All forms of workplace violence are on the rise. Half of HR professionals are reporting that their organization has experienced some form of workplace violence incident. This number is up from 36 percent in 2012. And the Society for Human Resource Management (SHRM) now reports that 1 out of 7 Americans do not feel safe at work
OSHA gives employees certain rights to take action to ensure that their workplace is safe.
For example, workers may file complaints with OSHA regarding unsafe working conditions or other OSHA violations, and you may not retaliate against them for doing so. Workers may also refuse to work when they face imminent danger in the workplace, and, once again, you may not retaliate against them for doing so. Indeed, it is very important that you, as the employer, do not attempt to suppress workers' OSHA rights in any way. Otherwise, you leave yourself vulnerable to fines, penalties, or worse
Employer Responsibilities. Under the OSHA law, employers have a responsibility to provide a safe workplace. ... Establish or update operating procedures and communicate them so that employees follow safety and health requirements.
Employers must provide safety training in a language and vocabulary workers can understand.
Workplace Violence Is Broken Down into 4 Categories
Loss Prevention Magazine
By Bill Turner, LPC October 21, 2019
OSHA defines workplace violence as “any act or threat of physical violence, harassment, intimidation or other threatening disruptive behavior that occurs at the work site.” OSHA estimates that about 2 million workers report violent workplace incidents each year. The actual number of incidents is thought to be much higher as many events probably do not get reported.
According to the National Institute of Occupational Safety and Health (NIOSH), workplace violence typically falls into one of four categories:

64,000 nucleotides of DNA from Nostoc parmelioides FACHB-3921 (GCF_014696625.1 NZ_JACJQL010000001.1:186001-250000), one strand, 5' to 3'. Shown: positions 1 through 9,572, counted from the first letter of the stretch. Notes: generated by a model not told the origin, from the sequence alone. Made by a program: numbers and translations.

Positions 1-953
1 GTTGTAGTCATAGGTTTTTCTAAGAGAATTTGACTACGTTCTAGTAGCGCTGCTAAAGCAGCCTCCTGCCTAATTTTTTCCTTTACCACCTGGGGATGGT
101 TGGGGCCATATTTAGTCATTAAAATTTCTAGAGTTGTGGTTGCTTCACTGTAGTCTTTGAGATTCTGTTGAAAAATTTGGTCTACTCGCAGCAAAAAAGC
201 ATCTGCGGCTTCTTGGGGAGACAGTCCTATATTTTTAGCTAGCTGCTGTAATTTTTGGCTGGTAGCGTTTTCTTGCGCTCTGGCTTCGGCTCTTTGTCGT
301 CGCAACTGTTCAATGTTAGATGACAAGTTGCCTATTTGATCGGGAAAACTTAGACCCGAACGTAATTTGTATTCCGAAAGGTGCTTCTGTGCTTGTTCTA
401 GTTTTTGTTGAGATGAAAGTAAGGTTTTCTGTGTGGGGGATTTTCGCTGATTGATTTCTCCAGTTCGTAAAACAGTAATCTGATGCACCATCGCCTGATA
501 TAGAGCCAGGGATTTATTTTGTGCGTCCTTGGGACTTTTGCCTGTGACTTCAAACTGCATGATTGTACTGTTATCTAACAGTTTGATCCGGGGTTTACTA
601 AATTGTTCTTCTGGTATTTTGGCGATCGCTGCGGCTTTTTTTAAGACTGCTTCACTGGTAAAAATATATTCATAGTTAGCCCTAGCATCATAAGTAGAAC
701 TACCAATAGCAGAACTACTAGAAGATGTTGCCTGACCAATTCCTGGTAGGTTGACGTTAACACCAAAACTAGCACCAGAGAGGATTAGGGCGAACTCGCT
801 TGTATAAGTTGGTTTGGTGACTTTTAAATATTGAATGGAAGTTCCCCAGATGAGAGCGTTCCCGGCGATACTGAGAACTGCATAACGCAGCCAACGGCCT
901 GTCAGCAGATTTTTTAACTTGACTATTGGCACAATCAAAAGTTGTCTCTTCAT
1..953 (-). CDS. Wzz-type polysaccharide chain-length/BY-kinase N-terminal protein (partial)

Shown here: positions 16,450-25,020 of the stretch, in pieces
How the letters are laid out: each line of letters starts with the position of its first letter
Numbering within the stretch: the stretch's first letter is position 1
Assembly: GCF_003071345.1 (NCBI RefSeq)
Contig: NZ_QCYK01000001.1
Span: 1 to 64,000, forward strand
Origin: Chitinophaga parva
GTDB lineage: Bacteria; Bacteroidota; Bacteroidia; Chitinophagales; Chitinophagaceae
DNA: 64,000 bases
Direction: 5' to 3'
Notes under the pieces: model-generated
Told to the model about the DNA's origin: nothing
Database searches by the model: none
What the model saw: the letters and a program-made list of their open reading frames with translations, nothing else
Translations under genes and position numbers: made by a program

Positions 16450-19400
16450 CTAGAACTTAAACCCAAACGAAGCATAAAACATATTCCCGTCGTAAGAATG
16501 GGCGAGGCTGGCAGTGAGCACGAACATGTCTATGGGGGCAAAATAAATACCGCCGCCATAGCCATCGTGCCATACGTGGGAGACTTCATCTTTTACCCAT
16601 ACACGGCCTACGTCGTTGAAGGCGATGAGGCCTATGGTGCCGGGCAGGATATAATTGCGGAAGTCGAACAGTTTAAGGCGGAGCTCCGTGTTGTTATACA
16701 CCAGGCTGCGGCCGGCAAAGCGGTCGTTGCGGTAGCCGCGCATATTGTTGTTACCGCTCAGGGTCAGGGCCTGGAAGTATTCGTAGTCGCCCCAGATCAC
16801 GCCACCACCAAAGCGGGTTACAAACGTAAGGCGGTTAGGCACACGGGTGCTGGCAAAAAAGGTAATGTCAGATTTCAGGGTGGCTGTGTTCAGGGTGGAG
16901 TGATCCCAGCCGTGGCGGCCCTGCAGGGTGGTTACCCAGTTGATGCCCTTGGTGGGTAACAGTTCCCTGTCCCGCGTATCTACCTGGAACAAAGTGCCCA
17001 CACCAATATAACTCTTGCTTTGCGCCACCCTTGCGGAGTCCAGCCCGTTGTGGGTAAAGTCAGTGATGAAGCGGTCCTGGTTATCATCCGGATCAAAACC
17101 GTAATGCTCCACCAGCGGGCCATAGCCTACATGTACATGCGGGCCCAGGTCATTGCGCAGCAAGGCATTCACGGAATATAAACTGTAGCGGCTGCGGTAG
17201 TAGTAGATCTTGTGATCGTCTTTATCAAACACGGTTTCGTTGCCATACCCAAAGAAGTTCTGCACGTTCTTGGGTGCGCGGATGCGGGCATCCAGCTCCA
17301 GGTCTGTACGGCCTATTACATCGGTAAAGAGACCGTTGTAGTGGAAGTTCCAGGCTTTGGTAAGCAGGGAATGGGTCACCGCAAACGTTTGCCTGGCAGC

Type I—Criminal Intent. In this kind of violent incident, the perpetrator has no legitimate relationship to the business or its employees. Type I violence is usually incidental to another crime such as robbery, shoplifting, or trespassing. Acts of terrorism also fall into this category.
- Sponsor -
Type II—Customer/Client. When the violent person has a legitimate relationship with the business—for example, a customer, client, patient, student, or inmate—and becomes violent while being served by the business.
Type III—Worker on Worker. The perpetrator of Type III violence is an employee or past employee of the business who attacks or threatens other employee(s) or past employee(s) in the workplace.
Type IV—Personal Relationship. The perpetrator in these cases usually does not have a relationship with the business but has a relationship with the intended victim. This category includes victims of domestic violence who are assaulted or threatened while at work.
All forms of workplace violence are on the rise. Half of HR professionals are reporting that their organization has experienced some form of workplace violence incident. This number is up from 36 percent in 2012. And the Society for Human Resource Management (SHRM) now reports that 1 out of 7 Americans do not feel safe at work.
It’s generally agreed that the healthcare industry is the most susceptible to workplace violence, often at the hands of unruly or disgruntled patients. But it is also agreed that work in retail is also high risk. Looking at the four types of workplace violence, retail workers are four for four in terms of exposure.
UN Security Exhibition: Personal Security: Empowering Individuals for a Safer Tomorrow
Meetings & Events
Production Date 02 Nov 2023
"Personal Security: Empowering Individuals for a Safer Tomorrow," aims to highlight innovative approaches and cutting-edge technologies in the field of security to boost the personal security awareness.
The Security Exhibition is guided by the following objectives: Enhancing staff awareness, promoting staff engagement, showcasing innovative solutions, providing education and training through informative sessions, workshops, or presentations on various aspects of personal security, including topics such as self-defense, cyber security, travel safety, and emergency preparedness. In addition, building relationships, strengthening security culture, encouraging reporting and communication, assessing, and addressing security gaps, empowering personal security champions amongst others.